I don’t recall seeing a 10k:2.5k or 2.5k:10k (I assume one can always reverse primary and secondary in such low power situations with no harm), but I’ll check around. Good thing EC handles the extra volts no problem.

    I’ll see if any Carnhill transformers pop up on Taobao. It’s worth the shot just to try it out. I see some UK based Vigortorix that’s 1:2 winding and 600:2.4k at about the same price, but specs only so so (30-30 kHz but no mention at what dB). The other local transformers are about $8-12 shipped, pretty low cost to play around (much cheaper than tube rolling, which I am not doing as the cost is crazy).
     
  7. nachocheese70

    nachocheese70 Facebook Friend

    Contributor
    Joined:
    May 10, 2017
    Likes Received:
    155
    Dislikes Received:
    0
    Trophy Points:
    43
    Location:
    US and China
    Round 4

    So the same store above suggested their ready to use balanced XLR to unbalanced RCA, 600:10k 1:4 winding. I would have thought it backwards so it’ll naturally lower the voltage, but since they didn’t t post a schematic, maybe this has a resistor attenuator. Either case, this definitely boosted the volume. I had to lower the volume knob almost half a turn to match the all RCA.

    I was more concerned with 600 ohm on the primary that it wouldn’t work with the Gungnir Multibit, but it worked fine with mine (built Oct 17). Bass sounded a little more rolled off than the 2.4:2.4, but better clarity. It’s slightly brighter as well. Overall a nice looking all in one that works. I’d say this is an improvement over RCA. Some rolled off bass but actually more mid bass punch and slightly more forward mids. I liked the sound.

    Overall if looks mattered I’d take this. For pure sound quality looks be damned, I’d lean towards the 2.4k:2.4k. Plus this is about $28 each ($56 a pair), while the 2.4k:2.4k is $8 each or $16 a pair. I’ve paid more for connectors and wires than that.

    [​IMG]

    Round 5

    Just a few days ago, I ran into a Chinese transformer company called Raphaelite. They cost a bit more ($45 each) but they look physically bigger (the case is 2.5x but can’t see inside), is heavier (more than double), and have incredible specs if you can believe them. The 600:600 claims 9-100 kHz at -1 dB, so according to this should there should be no audible roll off at all.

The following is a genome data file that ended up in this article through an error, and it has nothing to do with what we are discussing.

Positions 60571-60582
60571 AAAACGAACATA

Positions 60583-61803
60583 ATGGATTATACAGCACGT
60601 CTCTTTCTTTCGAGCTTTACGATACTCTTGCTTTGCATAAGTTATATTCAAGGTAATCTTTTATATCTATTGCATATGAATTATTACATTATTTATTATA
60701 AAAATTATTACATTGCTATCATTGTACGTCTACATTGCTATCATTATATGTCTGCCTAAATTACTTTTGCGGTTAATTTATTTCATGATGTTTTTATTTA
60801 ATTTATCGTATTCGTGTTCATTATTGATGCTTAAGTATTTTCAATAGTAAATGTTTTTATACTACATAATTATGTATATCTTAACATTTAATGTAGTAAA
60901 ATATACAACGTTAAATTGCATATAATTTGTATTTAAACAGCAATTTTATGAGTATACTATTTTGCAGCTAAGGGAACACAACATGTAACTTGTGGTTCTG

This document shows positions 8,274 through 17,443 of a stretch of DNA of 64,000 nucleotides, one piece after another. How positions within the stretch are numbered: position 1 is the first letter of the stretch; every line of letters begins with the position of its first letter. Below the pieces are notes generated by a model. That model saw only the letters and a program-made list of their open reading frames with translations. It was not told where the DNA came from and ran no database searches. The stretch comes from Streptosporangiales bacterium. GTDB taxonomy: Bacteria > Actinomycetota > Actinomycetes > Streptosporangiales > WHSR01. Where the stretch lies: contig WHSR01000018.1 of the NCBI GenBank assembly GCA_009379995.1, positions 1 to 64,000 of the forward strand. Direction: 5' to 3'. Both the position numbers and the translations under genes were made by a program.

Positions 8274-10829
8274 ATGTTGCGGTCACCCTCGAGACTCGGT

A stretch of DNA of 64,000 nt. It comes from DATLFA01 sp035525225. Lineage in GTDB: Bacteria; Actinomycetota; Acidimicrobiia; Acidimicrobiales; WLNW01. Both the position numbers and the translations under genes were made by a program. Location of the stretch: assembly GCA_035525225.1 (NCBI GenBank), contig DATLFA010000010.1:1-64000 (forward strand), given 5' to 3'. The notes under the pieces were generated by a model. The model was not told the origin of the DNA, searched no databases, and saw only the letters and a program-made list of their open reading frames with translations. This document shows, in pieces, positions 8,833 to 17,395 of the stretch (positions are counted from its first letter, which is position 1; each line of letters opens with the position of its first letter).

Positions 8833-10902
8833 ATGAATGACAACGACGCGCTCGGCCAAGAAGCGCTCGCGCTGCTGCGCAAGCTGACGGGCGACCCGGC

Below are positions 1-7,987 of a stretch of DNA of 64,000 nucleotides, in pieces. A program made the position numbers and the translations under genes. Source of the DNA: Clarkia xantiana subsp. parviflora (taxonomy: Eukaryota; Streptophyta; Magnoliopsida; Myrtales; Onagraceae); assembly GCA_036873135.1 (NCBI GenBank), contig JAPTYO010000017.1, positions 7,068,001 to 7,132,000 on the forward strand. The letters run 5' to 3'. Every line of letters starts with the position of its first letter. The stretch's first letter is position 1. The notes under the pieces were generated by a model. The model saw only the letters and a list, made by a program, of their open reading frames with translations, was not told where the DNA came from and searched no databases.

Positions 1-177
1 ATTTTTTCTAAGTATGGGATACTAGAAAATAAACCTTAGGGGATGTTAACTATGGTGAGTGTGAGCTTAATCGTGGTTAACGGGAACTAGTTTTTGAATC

I wired in the final connectors, so female XLR to connect directly with Gungnir Multibit and male RCA to EC, with the RCA cable as short as possible so let the balanced handle the long run, but since we’re talking only 3’ it’s probably irrelevant.

    Overall, I really liked this. Wow it’s got a heck of a bass slam and I can’t tell any roll off versus all RCA. 1 dB down at 9 Hz is meaningless other than good marketing trick, but if it can do 20 Hz with less than 1 dB loss then that’s more than enough.

    Of all the transformers this has the best bottom end (and I like big bottom ends and I can not lie - sorry had to say this). The mids are not as forward as the 600:10k, but still very clear (clearer than RCA). Treble is brighter and more detailed than RCA, similar to other transformers except 10k:10k. Volume impact is maybe 2-3 o’clock. I’d say this was well worth the money. I’ve been listening with this since wiring it in. I did the Jupiter cap upgrade just 2 days ago. With all the extra treble gains, I was able to mod the Abyss to tame the slight treble harshness, but still end up with higher clarity and macrodetail than when I started (unmodded Abyss, Audyn Cap, all RCA).

    [​IMG]
     
    Priidik, Garns, BillOhio and 2 others like this.
  8. nachocheese70

    nachocheese70 Facebook Friend

    Contributor
    Joined:
    May 10, 2017
    Likes Received:
    155
    Dislikes Received:
    0
    Trophy Points:
    43
    Location:
    US and China
    Reflection